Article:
I’m not a purist. I’m fine with black and white and with color. To me, they’re all just options and which one I choose will depend on what best serves what I’m feeling about the scene being photographed.
I’m a life-long New Yorker and grew up at a time when the city was a place I wanted to escape from. It was in a dire financial crisis, it was filthy, defaced with graffiti, and crime-ridden. To this day, I still feel transported back to that time whenever I watch The French Connection starring Gene Hackman. The way that everything looks in that film – especially that dismal blue cast – is how I remember a lot of those times.
Perhaps that’s why I tend to interpret my street work in black and white. There is something about the starkness, the high contrast, and the grain that imparts a gritty and tough feel to the images that is familiar to me even though there has been a lot of improvement to life in the city since those dark days.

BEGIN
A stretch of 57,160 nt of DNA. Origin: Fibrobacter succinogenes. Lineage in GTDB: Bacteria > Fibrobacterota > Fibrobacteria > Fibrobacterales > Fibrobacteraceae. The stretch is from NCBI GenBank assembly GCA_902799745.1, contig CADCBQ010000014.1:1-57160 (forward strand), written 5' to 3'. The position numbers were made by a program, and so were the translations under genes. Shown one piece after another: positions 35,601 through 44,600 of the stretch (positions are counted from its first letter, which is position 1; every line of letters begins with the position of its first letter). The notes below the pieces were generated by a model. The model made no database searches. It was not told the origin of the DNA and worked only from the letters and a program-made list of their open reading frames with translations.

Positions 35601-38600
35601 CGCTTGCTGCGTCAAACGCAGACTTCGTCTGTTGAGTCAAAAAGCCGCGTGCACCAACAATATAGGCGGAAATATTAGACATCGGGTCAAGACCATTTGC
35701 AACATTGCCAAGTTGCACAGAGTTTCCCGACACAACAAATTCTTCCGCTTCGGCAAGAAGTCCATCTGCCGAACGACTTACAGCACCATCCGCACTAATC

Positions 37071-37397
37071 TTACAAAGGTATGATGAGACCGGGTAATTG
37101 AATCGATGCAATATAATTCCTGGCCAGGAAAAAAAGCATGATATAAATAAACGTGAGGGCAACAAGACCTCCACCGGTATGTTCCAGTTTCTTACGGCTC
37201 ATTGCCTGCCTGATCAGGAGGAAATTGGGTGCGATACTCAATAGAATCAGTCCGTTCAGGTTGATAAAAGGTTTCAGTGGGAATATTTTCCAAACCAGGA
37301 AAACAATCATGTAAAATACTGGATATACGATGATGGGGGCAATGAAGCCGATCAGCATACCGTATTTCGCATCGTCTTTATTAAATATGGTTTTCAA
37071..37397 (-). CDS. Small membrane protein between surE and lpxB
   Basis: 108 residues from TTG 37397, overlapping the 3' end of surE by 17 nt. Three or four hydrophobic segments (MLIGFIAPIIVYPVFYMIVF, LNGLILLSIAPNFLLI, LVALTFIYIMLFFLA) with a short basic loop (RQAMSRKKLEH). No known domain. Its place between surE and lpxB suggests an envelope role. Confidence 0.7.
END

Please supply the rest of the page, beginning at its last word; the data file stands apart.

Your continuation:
But some of my encounters on the street seem to cry out for color. The exuberance of these dancers was just such an occasion.
There are little compositional details that might get lost in a monochromatic image. The serenity of the blues, the royalty of the purples, and the sacred warmth of the saffron-colored robe reinforce the religious joy of the event. Even the red bokeh from the traffic lights and taillights appear like a trail of spiritual energy from the central figure’s head.
It was good to see someone in Times Square putting their hands up as a sign of joy rather than as a sign of being robbed.
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